The events in the story have so much to do with context. Arafat shows us how and why her character arrives where she arrives, makes the decisions she makes, and why what’s important to her is so important. One thing informing another. For example, when she checks in to The Ledge, she is unwilling to give up her electronics for “safekeeping” not because she’s addicted to her phone but because she’s traumatized from losing luggage at a checkpoint in Palestine. This reminded me of the fact that folks may have very valid reasons for their choices, which seem odd or shocking on the exterior, and that they have no obligation to explain that reason to us. Everything comes from something. Arafat covers this seamlessly and it’s no small feat. Her transitions are the stuff of my dreams. Her abstractions of linear time vary from chapter long interruptions to section breaks marked by glyphs, to inter-paragraph timeline alternation and yet I’m never lost. Her control over the reader is clear throughout and it feels safe, it helps me sink into this story and never want to come out, no matter how rough the water gets, even when I get salt up my nose and in my throat.
The narrator was incredibly relatable in some pretty fun ways. Her judgmental tendencies, her sarcasm, the way she only eats after 8 o’clock. But there were also some moments of relatability that I wasn’t expecting; that I’d never faced in a book, like the way my mother and the narrator’s mother call their daughters, self-referentially, mommy or mamma. I’d always considered this term of endearment natural, affectionate. I talked about it with my mom and came to realize that it is a way of saying I am you. As in, we are so close that we are one. This makes a lot of sense when it comes to the narrator’s relationship with her mother and made me think that perhaps these kinds of intense ties with mothers are distinctly cultural.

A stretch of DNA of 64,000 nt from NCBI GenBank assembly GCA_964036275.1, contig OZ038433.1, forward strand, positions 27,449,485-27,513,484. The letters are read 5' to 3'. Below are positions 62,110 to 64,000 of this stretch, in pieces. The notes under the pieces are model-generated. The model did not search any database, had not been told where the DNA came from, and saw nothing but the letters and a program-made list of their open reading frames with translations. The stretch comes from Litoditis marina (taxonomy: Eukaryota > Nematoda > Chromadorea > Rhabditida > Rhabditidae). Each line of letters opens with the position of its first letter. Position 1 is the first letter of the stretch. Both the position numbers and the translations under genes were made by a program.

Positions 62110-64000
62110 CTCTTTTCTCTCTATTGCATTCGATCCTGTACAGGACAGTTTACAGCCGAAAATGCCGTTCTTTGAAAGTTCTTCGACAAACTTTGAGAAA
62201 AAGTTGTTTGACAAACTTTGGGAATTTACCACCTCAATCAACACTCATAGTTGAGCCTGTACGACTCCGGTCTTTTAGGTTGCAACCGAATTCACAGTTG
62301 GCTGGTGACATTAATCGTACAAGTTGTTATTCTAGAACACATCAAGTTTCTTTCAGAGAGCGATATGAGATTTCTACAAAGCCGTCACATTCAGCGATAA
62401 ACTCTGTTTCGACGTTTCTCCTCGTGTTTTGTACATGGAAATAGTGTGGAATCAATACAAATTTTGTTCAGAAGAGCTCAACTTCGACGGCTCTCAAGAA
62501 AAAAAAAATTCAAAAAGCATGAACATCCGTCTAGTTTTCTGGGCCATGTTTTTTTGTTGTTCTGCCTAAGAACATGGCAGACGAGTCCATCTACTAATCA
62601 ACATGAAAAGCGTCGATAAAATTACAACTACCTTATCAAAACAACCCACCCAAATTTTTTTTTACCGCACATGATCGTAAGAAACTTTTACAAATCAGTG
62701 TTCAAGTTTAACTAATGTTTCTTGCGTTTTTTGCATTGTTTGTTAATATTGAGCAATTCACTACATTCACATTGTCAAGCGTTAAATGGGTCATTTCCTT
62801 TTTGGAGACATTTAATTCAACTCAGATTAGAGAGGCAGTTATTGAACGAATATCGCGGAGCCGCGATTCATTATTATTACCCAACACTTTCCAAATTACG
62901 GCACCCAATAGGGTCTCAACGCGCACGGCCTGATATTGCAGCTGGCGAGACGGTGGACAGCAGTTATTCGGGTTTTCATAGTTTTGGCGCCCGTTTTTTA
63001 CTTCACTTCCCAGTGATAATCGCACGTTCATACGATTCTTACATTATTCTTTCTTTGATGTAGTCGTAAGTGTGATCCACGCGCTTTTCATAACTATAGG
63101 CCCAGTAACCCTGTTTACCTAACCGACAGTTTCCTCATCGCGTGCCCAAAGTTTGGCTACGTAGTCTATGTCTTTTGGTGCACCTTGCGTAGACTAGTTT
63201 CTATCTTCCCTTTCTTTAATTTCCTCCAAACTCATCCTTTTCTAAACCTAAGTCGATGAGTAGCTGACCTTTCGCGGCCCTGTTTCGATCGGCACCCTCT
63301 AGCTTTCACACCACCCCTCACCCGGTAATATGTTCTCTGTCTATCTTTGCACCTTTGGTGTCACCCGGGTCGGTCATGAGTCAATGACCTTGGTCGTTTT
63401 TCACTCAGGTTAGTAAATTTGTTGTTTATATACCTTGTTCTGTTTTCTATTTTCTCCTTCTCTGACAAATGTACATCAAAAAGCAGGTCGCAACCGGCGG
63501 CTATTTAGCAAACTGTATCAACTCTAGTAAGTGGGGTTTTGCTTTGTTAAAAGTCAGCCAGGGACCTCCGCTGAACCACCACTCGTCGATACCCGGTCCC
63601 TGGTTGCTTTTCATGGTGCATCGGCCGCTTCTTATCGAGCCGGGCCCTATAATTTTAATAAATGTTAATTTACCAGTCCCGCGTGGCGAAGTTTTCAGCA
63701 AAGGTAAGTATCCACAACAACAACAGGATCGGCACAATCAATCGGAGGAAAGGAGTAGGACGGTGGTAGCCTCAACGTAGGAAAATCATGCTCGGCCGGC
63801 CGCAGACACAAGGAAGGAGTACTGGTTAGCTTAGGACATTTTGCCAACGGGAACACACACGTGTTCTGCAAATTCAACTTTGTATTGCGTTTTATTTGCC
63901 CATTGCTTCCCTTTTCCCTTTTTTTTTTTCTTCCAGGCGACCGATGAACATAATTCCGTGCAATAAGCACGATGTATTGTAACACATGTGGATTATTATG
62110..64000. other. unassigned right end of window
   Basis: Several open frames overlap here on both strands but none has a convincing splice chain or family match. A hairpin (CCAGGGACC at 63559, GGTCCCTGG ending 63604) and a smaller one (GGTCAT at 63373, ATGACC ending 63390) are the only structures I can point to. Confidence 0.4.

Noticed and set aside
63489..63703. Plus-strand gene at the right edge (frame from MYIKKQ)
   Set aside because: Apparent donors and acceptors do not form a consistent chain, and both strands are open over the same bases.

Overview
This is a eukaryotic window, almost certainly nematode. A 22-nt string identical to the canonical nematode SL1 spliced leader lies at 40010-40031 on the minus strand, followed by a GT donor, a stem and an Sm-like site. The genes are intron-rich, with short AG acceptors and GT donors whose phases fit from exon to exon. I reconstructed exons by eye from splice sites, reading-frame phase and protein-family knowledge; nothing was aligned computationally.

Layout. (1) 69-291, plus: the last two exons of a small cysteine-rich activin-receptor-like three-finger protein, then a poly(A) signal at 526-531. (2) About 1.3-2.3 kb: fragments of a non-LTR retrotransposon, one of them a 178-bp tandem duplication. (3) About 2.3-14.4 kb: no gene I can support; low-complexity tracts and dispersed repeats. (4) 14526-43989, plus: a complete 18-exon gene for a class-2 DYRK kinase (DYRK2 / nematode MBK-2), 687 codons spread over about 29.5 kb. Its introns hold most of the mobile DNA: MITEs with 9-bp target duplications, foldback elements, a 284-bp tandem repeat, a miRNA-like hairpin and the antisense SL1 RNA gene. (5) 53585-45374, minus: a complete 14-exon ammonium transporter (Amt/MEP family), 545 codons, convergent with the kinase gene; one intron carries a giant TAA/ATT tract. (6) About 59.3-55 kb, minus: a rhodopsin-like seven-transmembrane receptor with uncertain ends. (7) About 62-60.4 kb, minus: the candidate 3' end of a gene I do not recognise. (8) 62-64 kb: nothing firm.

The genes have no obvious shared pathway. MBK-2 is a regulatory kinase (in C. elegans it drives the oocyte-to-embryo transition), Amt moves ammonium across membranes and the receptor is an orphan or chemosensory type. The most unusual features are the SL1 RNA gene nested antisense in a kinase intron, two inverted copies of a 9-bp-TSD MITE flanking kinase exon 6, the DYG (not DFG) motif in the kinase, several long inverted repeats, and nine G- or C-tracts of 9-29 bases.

Her epigraph really says it all. “Pleasure disappoints, possibility never.” This Søren Kierkegaard line seems to work in tandem with another that appears throughout the latter half of the novel: the definition of insanity according to Albert Einstein. “Insanity is doing the same thing over and over, and expecting different results.” The narrator repeats the definition to herself at critical moments throughout what is meant to be her recovery process. It becomes a sort of mantra. And it’s fitting. She seeks pleasure repeatedly. It is at the center of her decision making. Whether that be who she sleeps with, where she moves, or what job she takes, she centers her own pleasure and stimulation above anything else. Some may interpret this as selfish but in truth it derives from her bearing a lot of pain. Her pleasure is not true pleasure because it is driven by fear, jealousy, and ultimately, the need for control, something she lacked as a child and continues to struggle with in her relationship with her mother. This is why the ending is so symbolically perfect. The narrator and her final partner of the book, Anouk are watching an old home video of her mother as a young woman, recently given birth, which catalyzes a realization in her that her mother was once a child and continues to suffer from her own traumas, one of which being life under occupation in Palestine. When the video ends she sees her and Anouk’s reflection in the TV, suggesting that her own life and experiences will always be a reflection of her mother’s. This is not far from the truth in her previous unhealthy affairs. But here is where the insanity stops. She turns off the TV, mattifying the reflective surface, “making room for the two of us.” At this point she lets what is be its own thing. Until then, it almost seemed as if she were consistently in a throuple: her, her partner, and her mother. In the last chapter she tries to let the relationship’s success or failure depend solely on herself and Anouk.
How realistic is this? Does trauma really ever get “worked through”? I’m not quite sure. Especially since Arafat suggests that the narrator’s whole telling of her story was inspired by a final meeting with one of her obsessions from earlier in the book, a straight, married, pregnant, French professor. But the sentiment is there and it’s comforting. The place the narrator (who I wish had a name) reaches by the end of YETM is a realistic goal to set, something that I would look forward to reaching, just to see what it feels like.